Are You a Grandparent?

By Marilyn Murray Willison

April 19, 2019 5 min read

If you are a baby boomer, chances are you are also a grandparent. And the reason I'm so sure about that statement is I just learned from a Pew Research Center study that 83 percent of Americans over the age of 65 have grandchildren. What this means is that 37 percent of households nationwide are headed by grandparents, and the number of homes that include grandparents and grandchildren is increasing at twice the average rate of U.S. households overall. In fact, in 2015, that number exceeded 50 million. Plus, 67 percent of those baby boomers with grandchildren have at least four of them. But when we factor in people between 50 and 64 years old, those two statistics drop to 52 percent and 47 percent.

Grandparents in Germany and Italy, however, are actually more likely than we are to provide regular childcare for grandchildren. Why? Seniors in the U.S. are more likely to still be in the labor force than older Germans or Italians, and we also receive less financial support from the government than our European counterparts.

Today's grandparents — as opposed to the ones populating Norman Rockwell paintings — are younger than ever before. According to Grandparents.com, the website of the American Grandparents Association, 43 percent of today's grandparents earned that title while in their 50s, and 37 percent while in their 40s. The average age of grandparents in the U.S. is 48. This age shift accounts for the fact that this older segment of the population is surprisingly up to speed. In fact, 75 percent of us are online, and 45 percent of us are on social networks like Facebook, LinkedIn, Twitter and Yahoo. And here's a statistic our own grandparents would have never believed: Thirty-three percent of us have been married more than once; fifteen percent of us have demonstrated for a cause; and 10 percent of us have a tattoo.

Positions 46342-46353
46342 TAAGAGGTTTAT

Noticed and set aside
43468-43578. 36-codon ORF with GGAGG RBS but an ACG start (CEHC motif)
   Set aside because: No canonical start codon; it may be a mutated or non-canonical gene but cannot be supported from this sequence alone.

A significant number of grandparents who live with a grandchild (this group would include over 7 million) actually serve as that child's primary caregiver. But the fact that over 5 percent of all U.S. households are now multigenerational doesn't reflect the economic impact that seniors have on the American economy. We have the highest average net worth ($254,000) of any other age group, and we earn the highest average income. Essentially, baby boomer grandparents control 75 percent of this country's wealth.

And much of our discretionary income spending often goes to help support our adult children and/or our grandchildren. Experts have estimated that $52 billion is spent every year on grandchildren-related expenses that range from day care to education to health care to housing.

Helping to raise a grandchild is not considered to be as stressful or onerous as it once was. In fact, according to grandparents:

—Sixty-three percent say they can do a better job of caring for their grandchildren than they did with their own offspring.

—Sixty-eight percent think that being a grandparent has brought them closer to their own adult children.

—Seventy-two percent feel that being a grandparent is the single most important and satisfying thing in their life.

—Ninety percent enjoy talking about their grandkids to anyone who will listen!

If you happen to be a grandparent who does not live with a grandchild, like me, the statistics below will be of interest. When it comes to these grandparents:

—Eighty-one percent have their grandkids for part or all of their summer vacation.

—Seventy percent see the kids at least once a week.

—Sixty-six percent travel with their grandkids.

—Sixty percent live close to their grandchildren.

—Forty-six percent wish they could live even closer.

Marilyn Murray Willison has had a varied career as a six-time nonfiction author, columnist, motivational speaker and journalist in both the U.K. and the U.S. She is the author of The Self-Empowered Woman blog and the award-winning memoir "One Woman, Four Decades, Eight Wishes." She can be reached at www.marilynwillison.com. To find out more about Marilyn and read her past columns, please visit the Creators Syndicate webpage at www.creators.com.

Photo credit: at Pixabay

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